Today’s topic is Christmas trees. Since it’s less than a week until Christmas Day, that makes sense. At this time of year, if today’s topic was Groundhog Day flowers or Labor Day bushes or Thanksgiving shrubs, that would be weird. We’ll save those topics for the appropriate months: March, July, and Thursday.
Anyway, according to the Internet, the tradition of Christmas trees originated in Germany in the 16th century. As we all know, if it’s on the Internet it MUST be true. Back in the 16th century (which I think means the 1500s — I always get that confused) devout Christians in what is now known as Germany (and back then was known as Arizona) brought decorated pine trees into their homes. I suspect a lot of schnapps and beer were involved.
Regardless of the intoxicants required to get this activity started, decorated Christmas trees have now become a cherished tradition. Christmas trees can be found in many nations around the world, including China, South Africa, Germany (formerly Arizona), and the good ol’ U.S. of A. (According to the Internet, the words “good ol’” are part of the official name of our country, even though compared to many other nations, we’re still a rambunctious teenager of a country.)
Personally, I have many fond memories of Christmas Trees Past (which was the first ghost to appear in Charles Dickens’ holiday classic, “The Adventures of Tom Sawyer”). I also have one horrible memory about Christmas trees, a memory dredged up recently by my darling sister on her fabulous blog: katesflightofideas.com.
We had a family tradition in my family (the best place to have family traditions) of always getting a live Christmas tree. And not just a live cut tree as opposed to an artificial tree. No, my dad’s thinking was a cut tree will just end up as trash in a few weeks, so instead, he insisted on digging up the tree — roots, dirt, and all — so it could be planted in the springtime and become part of our yard’s landscaping. Since my dad’s first two children were sons, he had a couple of built-in farm laborers, who were ready and nowhere near willing to dig up a pine tree.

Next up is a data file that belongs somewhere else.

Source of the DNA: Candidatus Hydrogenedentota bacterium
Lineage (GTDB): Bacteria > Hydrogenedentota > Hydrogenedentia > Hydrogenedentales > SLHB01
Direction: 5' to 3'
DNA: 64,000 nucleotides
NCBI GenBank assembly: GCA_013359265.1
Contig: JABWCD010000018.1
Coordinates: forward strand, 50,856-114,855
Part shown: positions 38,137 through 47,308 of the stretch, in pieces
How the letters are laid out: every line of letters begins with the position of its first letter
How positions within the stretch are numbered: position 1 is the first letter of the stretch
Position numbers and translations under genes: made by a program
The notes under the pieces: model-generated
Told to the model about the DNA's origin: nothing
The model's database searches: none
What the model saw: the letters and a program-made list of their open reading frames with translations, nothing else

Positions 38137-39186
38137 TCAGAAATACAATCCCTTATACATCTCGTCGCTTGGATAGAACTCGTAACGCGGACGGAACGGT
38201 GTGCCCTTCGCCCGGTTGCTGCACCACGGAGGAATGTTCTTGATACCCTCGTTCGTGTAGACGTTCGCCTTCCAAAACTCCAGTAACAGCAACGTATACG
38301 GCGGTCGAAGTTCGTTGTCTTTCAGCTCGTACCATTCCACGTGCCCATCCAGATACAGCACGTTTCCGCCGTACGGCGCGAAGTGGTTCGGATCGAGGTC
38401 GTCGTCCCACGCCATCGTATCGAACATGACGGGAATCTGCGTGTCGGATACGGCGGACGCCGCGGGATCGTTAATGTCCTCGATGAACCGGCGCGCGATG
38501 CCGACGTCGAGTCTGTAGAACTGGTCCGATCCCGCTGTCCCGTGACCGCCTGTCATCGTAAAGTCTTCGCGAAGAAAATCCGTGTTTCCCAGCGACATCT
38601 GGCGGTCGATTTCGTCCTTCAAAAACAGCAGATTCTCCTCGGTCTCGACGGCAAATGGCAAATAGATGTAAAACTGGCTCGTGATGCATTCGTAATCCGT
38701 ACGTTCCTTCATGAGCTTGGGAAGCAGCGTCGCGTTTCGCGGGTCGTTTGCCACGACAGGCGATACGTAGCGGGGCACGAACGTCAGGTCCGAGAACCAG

Oh, one other thing: in my family the tradition was to get our tree on Christmas Eve. I don’t know if that was a Catholic thing, or a New Haven thing, or a schnapps and beer procrastination thing, but as you probably know, here in Connecticut on your average December 24th, the ground has the same hardness as concrete, except with a much greater chance of producing sparks when your steel shovel hits a rock.
There are a lot of poignant, heart-warming scenes displayed on holiday cards this time of year. For some reason, Hallmark has yet to include this particular poignant scene: two skinny boys, ages 11 and 10, standing on opposite sides of a lopsided pine tree, chipping away at the frozen tundra with old and bent shovels, icy tears streaming down their cheeks, each wishing they could convert to Judaism, at least for one day out of the year.
I’m so glad my darling sister stirred up that old memory. And I thought my counseling days were over. I hope I still have Dr. Nussbaum’s phone number.
However, there is some good news. Fifty years after experiencing what it was like to be in a Soviet gulag labor camp, I finally got most of the feeling back in my fingers.
Nowadays, our Christmas tree is made of bright, shiny, green plastic — the exact kind Mary and Joseph had 2,000 years ago (at least according to the Internet).
Merry Christmas! And as Tom Sawyer exclaimed, “God bless us, everyone!”